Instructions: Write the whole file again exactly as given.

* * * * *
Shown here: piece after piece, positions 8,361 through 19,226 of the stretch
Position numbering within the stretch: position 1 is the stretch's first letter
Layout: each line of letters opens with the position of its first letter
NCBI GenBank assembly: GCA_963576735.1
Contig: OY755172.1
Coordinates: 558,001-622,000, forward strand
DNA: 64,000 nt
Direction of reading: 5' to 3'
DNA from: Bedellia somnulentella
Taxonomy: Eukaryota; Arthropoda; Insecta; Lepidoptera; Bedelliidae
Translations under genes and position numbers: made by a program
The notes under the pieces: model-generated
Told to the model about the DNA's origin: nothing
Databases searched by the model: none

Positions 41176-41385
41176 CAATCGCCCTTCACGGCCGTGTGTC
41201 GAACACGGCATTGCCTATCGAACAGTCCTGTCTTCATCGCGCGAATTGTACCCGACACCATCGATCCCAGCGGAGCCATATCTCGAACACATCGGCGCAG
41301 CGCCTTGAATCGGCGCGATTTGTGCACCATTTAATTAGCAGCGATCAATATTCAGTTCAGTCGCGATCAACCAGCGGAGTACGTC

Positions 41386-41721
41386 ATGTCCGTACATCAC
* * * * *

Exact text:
Shown here: piece after piece, positions 8,361 through 19,226 of the stretch
Position numbering within the stretch: position 1 is the stretch's first letter
Layout: each line of letters opens with the position of its first letter
NCBI GenBank assembly: GCA_963576735.1
Contig: OY755172.1
Coordinates: 558,001-622,000, forward strand
DNA: 64,000 nt
Direction of reading: 5' to 3'
DNA from: Bedellia somnulentella
Taxonomy: Eukaryota; Arthropoda; Insecta; Lepidoptera; Bedelliidae
Translations under genes and position numbers: made by a program
The notes under the pieces: model-generated
Told to the model about the DNA's origin: nothing
Databases searched by the model: none

Positions 41176-41385
41176 CAATCGCCCTTCACGGCCGTGTGTC
41201 GAACACGGCATTGCCTATCGAACAGTCCTGTCTTCATCGCGCGAATTGTACCCGACACCATCGATCCCAGCGGAGCCATATCTCGAACACATCGGCGCAG
41301 CGCCTTGAATCGGCGCGATTTGTGCACCATTTAATTAGCAGCGATCAATATTCAGTTCAGTCGCGATCAACCAGCGGAGTACGTC

Positions 41386-41721
41386 ATGTCCGTACATCAC